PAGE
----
A POV Intern Plays Mad Libs with Albert Maysles at the Cinema Eye Honors

by |

POV Intern Alice Rhee

POV intern Alice Rhee is a sophomore at Oberlin College. This January, Alice is watching lots of documentaries and working with POV’s Interactive department on POV’s Web presence. She reports back from last week’s Cinema Eye Honors ceremony.

Can you find a more fascinating group of people than documentary filmmakers? They are socially conscious, inspiring and can infuse meaning into the mundane through the alchemy of film. To top it all off, they’re also hilarious, which I found out when I attended the Cinema Eye Honors last week.

I’m spending my winter break from Oberlin College interning at POV. Documentary filmmaking is my current passion: it combines my interests in storytelling and cinema. I love a great opportunity to see the world through someone else’s eyes, and the documentaries I’ve seen at POV have made lasting impressions.

One of the perks of interning at POV has been the chance to attend this year’s Cinema Eye Honors ceremony at the Times Center. It was a thrilling opportunity to join the filmmaking crowd for an evening of laughter and celebration. Walking home through Times Square that night, all I could see around me were possible stories to record: the world was filled with visual poetry.


Documentary filmmaking is flourishing at the moment, and I came away from the awards ceremony with a strong desire to join the movement. I heard industry legends encourage fresh-faced filmmakers to persevere in honing their skill. “There are great fiction stories to tell,” said veteran filmmaker Peter Davis, the director of Hearts and Minds, “but so many more compelling real stories to tell.” Comparing words and images to weapons in documentary filmmakers’ epic battle for the truth, he urged the audience to “sharpen those swords.”

And what incredible beliefs the nominated films were fighting for! Every time the lights dimmed for the screening of a nominee’s trailer, the air was electric with emotion. From the haunting family story of October Country to the moving power of solidarity in Burma VJ, these documentaries dare to confront hidden worlds, capturing the unimaginable.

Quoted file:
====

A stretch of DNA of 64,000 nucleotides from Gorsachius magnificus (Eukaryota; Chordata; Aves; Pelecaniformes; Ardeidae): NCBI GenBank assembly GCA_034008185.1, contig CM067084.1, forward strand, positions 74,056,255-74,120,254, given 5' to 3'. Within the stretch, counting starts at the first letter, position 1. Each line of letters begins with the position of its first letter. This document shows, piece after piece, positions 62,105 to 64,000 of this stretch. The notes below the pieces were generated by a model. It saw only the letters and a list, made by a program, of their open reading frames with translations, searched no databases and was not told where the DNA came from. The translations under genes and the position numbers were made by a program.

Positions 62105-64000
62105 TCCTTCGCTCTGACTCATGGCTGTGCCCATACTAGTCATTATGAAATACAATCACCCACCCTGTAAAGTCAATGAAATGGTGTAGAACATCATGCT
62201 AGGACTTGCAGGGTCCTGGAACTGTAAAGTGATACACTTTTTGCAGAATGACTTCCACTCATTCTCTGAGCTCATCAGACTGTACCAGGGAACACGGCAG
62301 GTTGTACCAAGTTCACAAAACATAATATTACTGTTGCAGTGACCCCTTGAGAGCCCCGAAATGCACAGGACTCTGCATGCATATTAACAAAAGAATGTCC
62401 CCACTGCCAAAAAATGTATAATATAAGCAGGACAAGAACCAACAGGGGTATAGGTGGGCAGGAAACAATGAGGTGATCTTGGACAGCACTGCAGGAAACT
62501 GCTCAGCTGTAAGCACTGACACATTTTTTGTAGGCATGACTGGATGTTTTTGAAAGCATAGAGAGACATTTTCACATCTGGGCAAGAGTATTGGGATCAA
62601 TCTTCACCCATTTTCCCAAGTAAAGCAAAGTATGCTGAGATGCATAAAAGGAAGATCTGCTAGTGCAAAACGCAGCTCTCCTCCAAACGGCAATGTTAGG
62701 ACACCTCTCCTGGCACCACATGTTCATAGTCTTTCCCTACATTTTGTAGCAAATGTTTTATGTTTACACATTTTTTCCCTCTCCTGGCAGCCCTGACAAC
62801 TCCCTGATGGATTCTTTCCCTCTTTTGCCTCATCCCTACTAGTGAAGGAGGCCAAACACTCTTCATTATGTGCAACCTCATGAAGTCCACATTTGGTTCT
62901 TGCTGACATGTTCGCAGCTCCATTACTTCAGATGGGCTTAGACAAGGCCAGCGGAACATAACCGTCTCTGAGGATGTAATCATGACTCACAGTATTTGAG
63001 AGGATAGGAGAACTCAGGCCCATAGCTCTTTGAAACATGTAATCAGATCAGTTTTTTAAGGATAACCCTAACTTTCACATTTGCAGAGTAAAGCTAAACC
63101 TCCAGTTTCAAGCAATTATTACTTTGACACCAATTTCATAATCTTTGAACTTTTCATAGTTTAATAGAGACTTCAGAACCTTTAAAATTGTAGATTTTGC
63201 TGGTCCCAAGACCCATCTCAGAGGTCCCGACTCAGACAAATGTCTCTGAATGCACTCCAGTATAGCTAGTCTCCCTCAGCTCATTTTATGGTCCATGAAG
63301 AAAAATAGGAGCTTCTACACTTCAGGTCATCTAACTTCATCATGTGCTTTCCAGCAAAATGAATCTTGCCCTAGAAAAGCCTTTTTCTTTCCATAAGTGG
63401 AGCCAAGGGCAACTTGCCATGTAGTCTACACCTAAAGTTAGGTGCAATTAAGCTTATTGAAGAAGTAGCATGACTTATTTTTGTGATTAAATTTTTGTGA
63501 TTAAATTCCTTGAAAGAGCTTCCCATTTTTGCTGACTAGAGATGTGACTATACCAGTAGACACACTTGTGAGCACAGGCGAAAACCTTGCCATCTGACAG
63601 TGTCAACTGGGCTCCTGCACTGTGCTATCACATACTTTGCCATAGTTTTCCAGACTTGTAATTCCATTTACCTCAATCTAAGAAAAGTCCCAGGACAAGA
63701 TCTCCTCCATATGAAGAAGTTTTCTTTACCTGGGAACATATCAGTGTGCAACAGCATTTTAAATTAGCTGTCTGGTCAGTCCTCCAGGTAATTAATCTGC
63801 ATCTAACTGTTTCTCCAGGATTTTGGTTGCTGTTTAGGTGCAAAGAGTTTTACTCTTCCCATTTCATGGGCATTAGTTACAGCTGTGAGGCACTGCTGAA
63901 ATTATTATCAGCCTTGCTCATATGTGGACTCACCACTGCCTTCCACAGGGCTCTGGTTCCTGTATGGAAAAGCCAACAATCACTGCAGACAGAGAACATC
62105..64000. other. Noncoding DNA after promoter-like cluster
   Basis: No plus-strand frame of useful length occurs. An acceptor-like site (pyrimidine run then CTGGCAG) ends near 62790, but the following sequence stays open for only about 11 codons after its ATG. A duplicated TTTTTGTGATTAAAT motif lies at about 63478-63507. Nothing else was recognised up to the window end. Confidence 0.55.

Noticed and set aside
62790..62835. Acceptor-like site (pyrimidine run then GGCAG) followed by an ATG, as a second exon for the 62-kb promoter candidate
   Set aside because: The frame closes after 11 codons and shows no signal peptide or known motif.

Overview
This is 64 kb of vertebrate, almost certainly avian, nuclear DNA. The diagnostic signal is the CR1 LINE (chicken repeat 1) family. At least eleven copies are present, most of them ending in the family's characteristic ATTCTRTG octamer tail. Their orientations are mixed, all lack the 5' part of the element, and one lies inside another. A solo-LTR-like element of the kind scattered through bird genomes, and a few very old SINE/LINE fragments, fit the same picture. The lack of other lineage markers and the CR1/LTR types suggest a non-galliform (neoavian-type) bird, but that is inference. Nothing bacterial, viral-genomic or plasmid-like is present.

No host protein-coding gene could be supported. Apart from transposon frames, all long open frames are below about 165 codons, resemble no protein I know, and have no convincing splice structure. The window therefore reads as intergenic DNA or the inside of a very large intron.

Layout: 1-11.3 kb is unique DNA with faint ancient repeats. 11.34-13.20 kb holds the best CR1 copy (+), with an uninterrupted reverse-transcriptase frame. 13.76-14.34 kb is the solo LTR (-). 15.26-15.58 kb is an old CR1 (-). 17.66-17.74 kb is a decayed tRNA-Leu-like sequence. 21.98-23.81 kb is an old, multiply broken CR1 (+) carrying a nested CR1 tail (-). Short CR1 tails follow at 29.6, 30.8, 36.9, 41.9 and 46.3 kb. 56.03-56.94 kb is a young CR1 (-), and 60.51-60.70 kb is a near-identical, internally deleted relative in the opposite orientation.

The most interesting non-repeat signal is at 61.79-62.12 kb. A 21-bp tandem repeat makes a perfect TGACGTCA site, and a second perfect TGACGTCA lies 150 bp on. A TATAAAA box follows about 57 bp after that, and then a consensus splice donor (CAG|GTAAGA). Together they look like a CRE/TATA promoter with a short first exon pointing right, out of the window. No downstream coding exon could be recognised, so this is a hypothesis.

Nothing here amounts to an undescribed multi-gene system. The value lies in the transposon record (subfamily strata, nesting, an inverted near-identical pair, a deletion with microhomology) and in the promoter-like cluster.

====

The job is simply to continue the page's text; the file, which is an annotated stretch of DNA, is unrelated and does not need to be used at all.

With many of today’s Hollywood productions, part of the fun comes from watching the insane special effects and appreciating how far technology has come. With documentary films, the “How did they do that?” factor has nothing to do with computers and CGI, and everything to do with courage and ambition. How else did the filmmakers of The Cove survive filming in hostile Japanese seaports? Or the filmmakers of Food, Inc. get testimonies from farmers who were risking their livelihoods to bring truth to light? I know, I’m gushing, but trust me, you would feel the same passion if you had gone to the Cinema Eye Honors. I mean, I got to play Mad Libs with Albert Maysles! If that won’t convert you, then nothing can.

I’m still figuring out which story I might want to tell — there are so many out there! But meanwhile, why not ask yourself the same question? Pick up a camera and let it roll. If we all keep our minds sharpened and our eyes open, then the documentary filmmaker’s battle for the truth has a fighting chance.

Alice Rhee is a sophomore at Oberlin College, majoring in Creative Writing and English with a New Media concentration. She teaches creative writing at Murray Ridge, Oberlin’s center for the developmentally disabled. Her writing can be seen in Scholastic’s Best Teen Writing of 2008 Anthology and the Oberlin Review. She is currently in love with documentaries that take place in foreign countries, medium-format photography and the poetry of Charles Bukowski.

Related Post:

POV Guest Blogger
POV Guest Blogger
POV (a cinema term for "point of view") is television's longest-running showcase for independent non-fiction films. POV premieres 14-16 of the best, boldest and most innovative programs every year on PBS. Since 1988, POV has presented over 300 films to public television audiences across the country. POV films are known for their intimacy, their unforgettable storytelling and their timeliness, putting a human face on contemporary social issues.